Laura Ingraham Joins Other Conservatives In Grifting The Socks Off Their Supporters

Laura Ingraham Joins Other Conservatives In Grifting The Socks Off Their Supporters

Laura Ingraham, one of the worst people alive, is charging suckers for a podcast that doesn't exist. I'd also pay to never hear Ingraham's voice, but her podcast subscribers for some reason expected more for their money. The Fox News host quit her daily radio show last year so she could spend more time being racist with her family. Ingraham could presumably record her podcast at home in her comfy slippers and white hood. She tried it for a while, like a human soul, but after a few months she tired of the podcast. The last one, featuring Newt Gingrich lying about impeachment, came out September 30.

Ingraham's official website still sells advertising and $49.95 annual subscriptions for "The Laura Ingraham Podcast." The subscriptions are auto-renewable, which offers her listeners the convenience of regularly charging their credit cards until the end of time. "A source close" to Ingraham told The Daily Beast in October that the show would return. It is now December and Ingraham is too busy preparing to rob all the homes in Whoville to bother. It's not even mentioned anymore on her Twitter bio, which has resulted in desperate followers directly asking Maleficent's meaner sorority sister what's up.


Conservatives are funny. If this were a government program, they'd show a lot less patience. They spent most of Thanksgiving complaining about Medicare and the Portland Arts Tax, but they won't accept that Ingraham sold them some overpriced band equipment and skipped town. Of course, Ingraham's not an imaginary woman of color living like the Queen on the white taxpayer's dime. She's a white woman ripping off stupid white people. That's not welfare. That's white-on-white capitalism.

Ingraham's not the only Republican who has perfected the art of the grift. We came up with the following examples in about .23 seconds, and didn't even try to begin to uncover the high-art grifters at the NRA. Still, here are a few.

Donald Trump Jr.'s complaint-by-numbers book, Triggered, landed on the New York Times bestseller list thanks to the Republican National Committee spending almost $100,000 to help Junior feel better about himself. The expenditure was listed as "donor mementos" in an FEC filing. This is grossly unethical. The president's son shouldn't profit from his office and even Republican donors deserve better than Junior's book as a zonk prize.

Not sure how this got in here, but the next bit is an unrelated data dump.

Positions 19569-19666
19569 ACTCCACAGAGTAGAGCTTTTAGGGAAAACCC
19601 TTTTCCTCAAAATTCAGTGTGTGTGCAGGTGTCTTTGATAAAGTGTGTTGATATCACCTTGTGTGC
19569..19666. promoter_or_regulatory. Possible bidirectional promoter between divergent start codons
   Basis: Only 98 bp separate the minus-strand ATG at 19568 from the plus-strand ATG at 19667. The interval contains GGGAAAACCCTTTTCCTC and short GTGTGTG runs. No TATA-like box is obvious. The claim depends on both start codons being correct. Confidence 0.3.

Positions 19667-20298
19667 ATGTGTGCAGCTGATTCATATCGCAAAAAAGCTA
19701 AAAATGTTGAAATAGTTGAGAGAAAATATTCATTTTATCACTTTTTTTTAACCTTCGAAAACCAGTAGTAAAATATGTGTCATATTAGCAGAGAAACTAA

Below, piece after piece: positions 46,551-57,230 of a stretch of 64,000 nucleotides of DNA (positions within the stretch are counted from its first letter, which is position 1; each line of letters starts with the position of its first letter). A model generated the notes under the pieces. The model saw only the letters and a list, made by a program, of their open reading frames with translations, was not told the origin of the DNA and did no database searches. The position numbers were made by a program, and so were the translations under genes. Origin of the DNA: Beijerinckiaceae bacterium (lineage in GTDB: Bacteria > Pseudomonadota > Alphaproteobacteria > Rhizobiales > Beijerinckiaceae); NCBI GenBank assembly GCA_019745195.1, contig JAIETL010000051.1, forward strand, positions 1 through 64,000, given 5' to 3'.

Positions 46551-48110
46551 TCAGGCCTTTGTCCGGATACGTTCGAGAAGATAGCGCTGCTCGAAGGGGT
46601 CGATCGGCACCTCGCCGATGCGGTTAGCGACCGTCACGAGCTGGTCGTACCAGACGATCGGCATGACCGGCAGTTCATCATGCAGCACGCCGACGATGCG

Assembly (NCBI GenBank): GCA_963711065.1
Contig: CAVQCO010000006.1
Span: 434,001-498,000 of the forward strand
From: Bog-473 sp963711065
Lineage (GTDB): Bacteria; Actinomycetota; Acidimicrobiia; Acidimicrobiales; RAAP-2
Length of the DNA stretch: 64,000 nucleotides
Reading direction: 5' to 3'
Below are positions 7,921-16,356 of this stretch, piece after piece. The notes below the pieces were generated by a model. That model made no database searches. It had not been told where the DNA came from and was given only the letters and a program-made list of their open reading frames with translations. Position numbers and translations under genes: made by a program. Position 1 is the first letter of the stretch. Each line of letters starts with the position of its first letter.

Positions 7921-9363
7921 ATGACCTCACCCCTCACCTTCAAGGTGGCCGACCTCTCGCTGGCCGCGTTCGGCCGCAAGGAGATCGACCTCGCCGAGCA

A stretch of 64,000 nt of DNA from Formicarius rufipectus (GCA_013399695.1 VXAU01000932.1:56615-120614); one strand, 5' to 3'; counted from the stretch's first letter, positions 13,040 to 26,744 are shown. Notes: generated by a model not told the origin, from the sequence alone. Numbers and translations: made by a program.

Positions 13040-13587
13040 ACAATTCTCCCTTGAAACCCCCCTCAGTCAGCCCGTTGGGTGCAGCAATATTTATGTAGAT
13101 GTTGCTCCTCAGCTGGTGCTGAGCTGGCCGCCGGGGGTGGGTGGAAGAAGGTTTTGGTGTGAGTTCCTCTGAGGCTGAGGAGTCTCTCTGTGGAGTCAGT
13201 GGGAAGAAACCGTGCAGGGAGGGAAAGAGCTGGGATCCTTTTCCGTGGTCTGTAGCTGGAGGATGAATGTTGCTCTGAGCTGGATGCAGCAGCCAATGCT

Former Interior Secretary Ryan Zinke resigned last year after a mostly disgraceful tenure. He tried to spend $139,000 on an office door (granted, it locked and everything). He also blew $53,000 on "unnecessary" helicopter trips, including one so he could take a romantic horseback ride with Mike Pence. Like Ingraham and Trump Jr., he also couldn't resist screwing over other conservatives, as well. This year, four PACs with connections to Zinke raised more than $2.6 million, the majority of which came from small donors. They spent $1.7 million of those funds at a handful of "swamp-like" DC vendors with the same addresses and staff. There's no evidence the PACs contributed anything of value to Republican candidates.

Mike Huckabee on his diabetes infomercial: 'I don't have to defend everything I've done'

Former Arkansas Gov. Mike Huckabee, who shares responsibility for the creation of Sarah Huckabee Sanders, appeared in informercials selling 21st Century snake oil to his gullible supporters. He suggested there was a "kitchen cabinet" cure for diabetes that combined cinnamon and chromium picolinate. (Unfortunately, my spice cabinet usually only has chromium picolinate, which is why my pumpkin pies never come out right.) Loyal Huckafans who signed up for anti-gay tirades "political commentary" also received ads in their inbox that claimed God hid "miracle cures" for cancer in the Bible. Huckabee distanced himself from most of this nonsense prior to his second failed presidential run in 2016. He assumed Americans would never vote for a sketchy con artist who went around making absurd, easily disproven statements.

You really hate to see conservatives pulling fast ones on their faithful followers. I mean, you probably do. I think they had it comin'.

[The Daily Beast]

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Stephen Robinson

Stephen Robinson is a writer and social kibbitzer based in Portland, Oregon. He writes make believe for Cafe Nordo, an immersive theatre space in Seattle. Once, he wrote a novel called “Mahogany Slade,” which you should read or at least buy. He's also on the board of the Portland Playhouse theatre. His son describes him as a “play typer guy."


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